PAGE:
University library archives are eclectic places. They hold an unbelievable amount of stuff.
Take UNCG's, for instance. In addition to rare books and university artifacts that you'd expect to find in most college libraries, UNCG Libraries also has an internationally known collection of cello records and cello sheet music and an extensive collection that documents the experiences of women who served in the U.S. Armed Forces. The library's website hosts online collections of local history, local civil rights history, local LGBTQ history, runaway slave advertisements from N.C. newspapers, Greensboro newspapers from way back when and beer. I'm not kidding when I say there tons of stuff there.
The latest addition to UNCG's collections is an archive of materials from area Black Lives Matter protests. The university is now seeking photos, videos, flyers, posters, protest signs, clothing and anything else from the beginning of the BLM movement in 2013 or from the recent local protests over the death of George Floyd. These items will be part of the library's new Triad Black Lives Matter Protest Collection.
UNCG in a news release explained how this project came about:
After days of protests, many local artists began to express their anger, grief and calls for justice through paintings and murals in downtown Greensboro. Dr. Tara T. Green, among others, began to document what was happening, taking photos of the art, and striking up conversations with artists and organizers.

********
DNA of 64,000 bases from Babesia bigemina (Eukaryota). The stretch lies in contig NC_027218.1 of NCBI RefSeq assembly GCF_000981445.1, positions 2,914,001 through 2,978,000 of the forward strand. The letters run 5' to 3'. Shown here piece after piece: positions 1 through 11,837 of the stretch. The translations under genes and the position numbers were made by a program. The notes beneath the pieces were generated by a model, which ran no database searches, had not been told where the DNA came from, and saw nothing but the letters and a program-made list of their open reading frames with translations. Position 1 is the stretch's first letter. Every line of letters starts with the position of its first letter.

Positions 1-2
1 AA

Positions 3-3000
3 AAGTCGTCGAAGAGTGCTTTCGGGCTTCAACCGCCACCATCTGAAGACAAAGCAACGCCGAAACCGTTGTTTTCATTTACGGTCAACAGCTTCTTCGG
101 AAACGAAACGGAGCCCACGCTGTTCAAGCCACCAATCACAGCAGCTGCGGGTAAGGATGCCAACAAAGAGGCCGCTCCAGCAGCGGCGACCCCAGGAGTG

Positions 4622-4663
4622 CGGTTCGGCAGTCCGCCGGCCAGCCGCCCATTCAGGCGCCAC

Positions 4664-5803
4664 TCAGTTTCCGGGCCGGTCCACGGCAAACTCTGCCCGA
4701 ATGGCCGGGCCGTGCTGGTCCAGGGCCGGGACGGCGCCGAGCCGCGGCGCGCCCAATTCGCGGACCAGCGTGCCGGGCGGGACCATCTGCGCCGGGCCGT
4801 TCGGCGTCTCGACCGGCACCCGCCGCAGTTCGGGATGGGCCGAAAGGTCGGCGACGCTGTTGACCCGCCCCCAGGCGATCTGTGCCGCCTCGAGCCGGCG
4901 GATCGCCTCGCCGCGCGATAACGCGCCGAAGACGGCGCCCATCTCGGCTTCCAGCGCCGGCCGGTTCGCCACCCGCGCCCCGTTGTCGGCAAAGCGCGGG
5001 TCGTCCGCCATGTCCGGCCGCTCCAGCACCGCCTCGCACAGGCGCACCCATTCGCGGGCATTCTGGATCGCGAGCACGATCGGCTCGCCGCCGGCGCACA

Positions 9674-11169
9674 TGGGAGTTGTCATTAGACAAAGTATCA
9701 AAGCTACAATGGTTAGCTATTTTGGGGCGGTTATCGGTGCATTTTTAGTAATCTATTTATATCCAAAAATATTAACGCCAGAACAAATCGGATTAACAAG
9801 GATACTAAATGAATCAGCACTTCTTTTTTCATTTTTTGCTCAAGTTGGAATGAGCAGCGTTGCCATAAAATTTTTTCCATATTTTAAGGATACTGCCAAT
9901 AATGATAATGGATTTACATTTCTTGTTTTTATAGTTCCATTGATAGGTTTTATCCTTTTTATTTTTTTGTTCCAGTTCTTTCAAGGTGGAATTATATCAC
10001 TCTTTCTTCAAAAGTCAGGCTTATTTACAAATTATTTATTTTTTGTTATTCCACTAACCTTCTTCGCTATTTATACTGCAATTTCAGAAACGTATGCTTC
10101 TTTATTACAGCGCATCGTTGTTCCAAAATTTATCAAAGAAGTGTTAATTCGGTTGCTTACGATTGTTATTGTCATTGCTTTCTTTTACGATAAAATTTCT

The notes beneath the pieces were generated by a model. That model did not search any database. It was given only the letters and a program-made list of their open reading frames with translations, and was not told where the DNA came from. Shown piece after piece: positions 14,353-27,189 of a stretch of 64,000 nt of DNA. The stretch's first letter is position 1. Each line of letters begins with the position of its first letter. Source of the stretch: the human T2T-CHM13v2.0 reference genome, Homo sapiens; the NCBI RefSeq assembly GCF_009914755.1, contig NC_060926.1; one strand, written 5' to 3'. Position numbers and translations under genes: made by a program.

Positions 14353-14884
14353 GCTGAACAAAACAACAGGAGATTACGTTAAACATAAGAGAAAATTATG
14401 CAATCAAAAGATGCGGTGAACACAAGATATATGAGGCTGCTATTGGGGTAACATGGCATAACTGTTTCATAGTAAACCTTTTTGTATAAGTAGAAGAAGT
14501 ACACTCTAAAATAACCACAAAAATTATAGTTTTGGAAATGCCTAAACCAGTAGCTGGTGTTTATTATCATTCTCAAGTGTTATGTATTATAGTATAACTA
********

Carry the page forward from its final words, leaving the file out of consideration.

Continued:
“I was driving down Elm Street and saw the paintings and murals. I’m always thinking about collections and preserving the voices of Black people, and I started thinking, what’s going to happen with this art?” said Green, professor and former director of UNCG’s African American and African Diaspora Studies Program.
Green connected with the University Libraries team — Associate Professor and Digitization Coordinator David Gwynn, Assistant Professor and Curator of Manuscripts Stacey Krim and Associate Professor and University Archivist Erin Lawrimore — and started thinking through the best ways to formally document the movement. The solution was a new collection of both digital and physical materials that would help serve the community, educators and researchers for years to come.